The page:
Finally, the most important nuance is (4) that when the social-moral vision animating American society is Judeo-Christian, then this same vision will tacitly influence the government and its leadership.  This does not make for a theocratic state; it makes for a democracy that is swayed (though not exclusively) by Christian ideals. Thus the real heart of the question is whether it is acceptable, or whether it transgresses the founding principles (including “separation” of church and state, though conservative evangelicals rightly point out that this language is not found in any of the founding documents, and may be an unhelpful and even impossible metaphor), for voters and representatives (and perhaps judges to a lesser extent) to be guided in their voting and legislating (and judging) by their religious beliefs and values — or whether those must remain “private”.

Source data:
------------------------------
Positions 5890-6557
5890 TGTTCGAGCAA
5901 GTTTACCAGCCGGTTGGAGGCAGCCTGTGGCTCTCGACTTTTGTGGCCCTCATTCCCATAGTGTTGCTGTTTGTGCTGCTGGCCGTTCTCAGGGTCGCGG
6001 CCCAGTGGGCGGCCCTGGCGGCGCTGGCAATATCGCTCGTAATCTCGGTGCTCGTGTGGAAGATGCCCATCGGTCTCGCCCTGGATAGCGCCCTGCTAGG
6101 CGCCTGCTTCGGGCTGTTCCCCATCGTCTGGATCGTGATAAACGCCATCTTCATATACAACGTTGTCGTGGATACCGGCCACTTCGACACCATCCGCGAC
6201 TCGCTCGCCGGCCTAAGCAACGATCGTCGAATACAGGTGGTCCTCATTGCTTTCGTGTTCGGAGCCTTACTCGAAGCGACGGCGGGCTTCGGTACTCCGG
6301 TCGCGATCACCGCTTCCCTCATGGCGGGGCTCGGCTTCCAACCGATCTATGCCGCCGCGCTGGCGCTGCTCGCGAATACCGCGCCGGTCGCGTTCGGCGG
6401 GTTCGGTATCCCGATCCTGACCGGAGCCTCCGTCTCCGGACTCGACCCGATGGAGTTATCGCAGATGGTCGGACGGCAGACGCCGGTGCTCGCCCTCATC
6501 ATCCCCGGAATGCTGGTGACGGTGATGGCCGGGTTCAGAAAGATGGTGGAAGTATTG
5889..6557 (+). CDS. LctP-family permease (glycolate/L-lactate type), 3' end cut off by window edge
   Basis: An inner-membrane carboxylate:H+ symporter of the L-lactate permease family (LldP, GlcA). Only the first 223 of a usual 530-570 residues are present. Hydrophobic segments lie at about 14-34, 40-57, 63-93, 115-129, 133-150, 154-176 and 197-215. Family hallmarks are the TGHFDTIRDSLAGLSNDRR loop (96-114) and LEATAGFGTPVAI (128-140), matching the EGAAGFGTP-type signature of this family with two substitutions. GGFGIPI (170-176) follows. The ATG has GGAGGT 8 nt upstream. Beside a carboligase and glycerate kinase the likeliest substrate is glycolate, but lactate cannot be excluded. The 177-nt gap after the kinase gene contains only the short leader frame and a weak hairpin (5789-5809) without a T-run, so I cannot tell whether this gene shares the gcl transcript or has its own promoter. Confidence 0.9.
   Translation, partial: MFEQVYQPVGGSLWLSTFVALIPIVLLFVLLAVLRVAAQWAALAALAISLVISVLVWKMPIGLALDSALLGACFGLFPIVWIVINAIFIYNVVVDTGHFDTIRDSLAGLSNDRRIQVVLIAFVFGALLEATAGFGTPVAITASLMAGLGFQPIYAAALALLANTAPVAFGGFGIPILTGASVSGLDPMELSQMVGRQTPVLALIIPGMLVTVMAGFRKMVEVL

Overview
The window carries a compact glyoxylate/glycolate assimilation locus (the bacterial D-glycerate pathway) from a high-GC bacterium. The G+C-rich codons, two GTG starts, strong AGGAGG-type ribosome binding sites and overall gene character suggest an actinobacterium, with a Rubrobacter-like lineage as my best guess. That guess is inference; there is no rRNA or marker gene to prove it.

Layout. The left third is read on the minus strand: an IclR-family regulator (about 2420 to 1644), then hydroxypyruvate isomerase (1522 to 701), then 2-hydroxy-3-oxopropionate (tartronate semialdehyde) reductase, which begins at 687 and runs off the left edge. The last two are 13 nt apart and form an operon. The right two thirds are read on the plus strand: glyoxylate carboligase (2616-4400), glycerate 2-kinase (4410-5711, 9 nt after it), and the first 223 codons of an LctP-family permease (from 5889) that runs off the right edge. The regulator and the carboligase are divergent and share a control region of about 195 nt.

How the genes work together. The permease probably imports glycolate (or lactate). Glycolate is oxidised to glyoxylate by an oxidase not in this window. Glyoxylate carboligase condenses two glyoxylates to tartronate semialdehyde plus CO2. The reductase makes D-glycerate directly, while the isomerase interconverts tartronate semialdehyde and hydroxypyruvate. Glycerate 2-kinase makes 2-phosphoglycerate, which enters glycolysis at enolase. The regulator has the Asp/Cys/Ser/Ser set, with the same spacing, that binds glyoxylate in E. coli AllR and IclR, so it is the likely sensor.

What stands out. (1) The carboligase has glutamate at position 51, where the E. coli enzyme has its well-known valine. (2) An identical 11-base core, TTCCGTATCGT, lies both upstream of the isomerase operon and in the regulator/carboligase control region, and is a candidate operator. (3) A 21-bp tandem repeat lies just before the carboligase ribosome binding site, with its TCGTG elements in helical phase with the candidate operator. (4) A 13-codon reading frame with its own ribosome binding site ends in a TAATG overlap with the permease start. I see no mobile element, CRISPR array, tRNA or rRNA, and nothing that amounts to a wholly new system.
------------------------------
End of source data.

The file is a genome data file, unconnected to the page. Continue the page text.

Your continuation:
To me it seems clear that the Founders intended for voters and representatives to be informed by their religious convictions, and that there is nothing wrong with bringing such convictions into the voting both and into the chambers of Congress or the White House.  Yet some today really are arguing the opposite.

In any case, I hope these distinctions help some think through this question in a more exact manner.


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  • Jim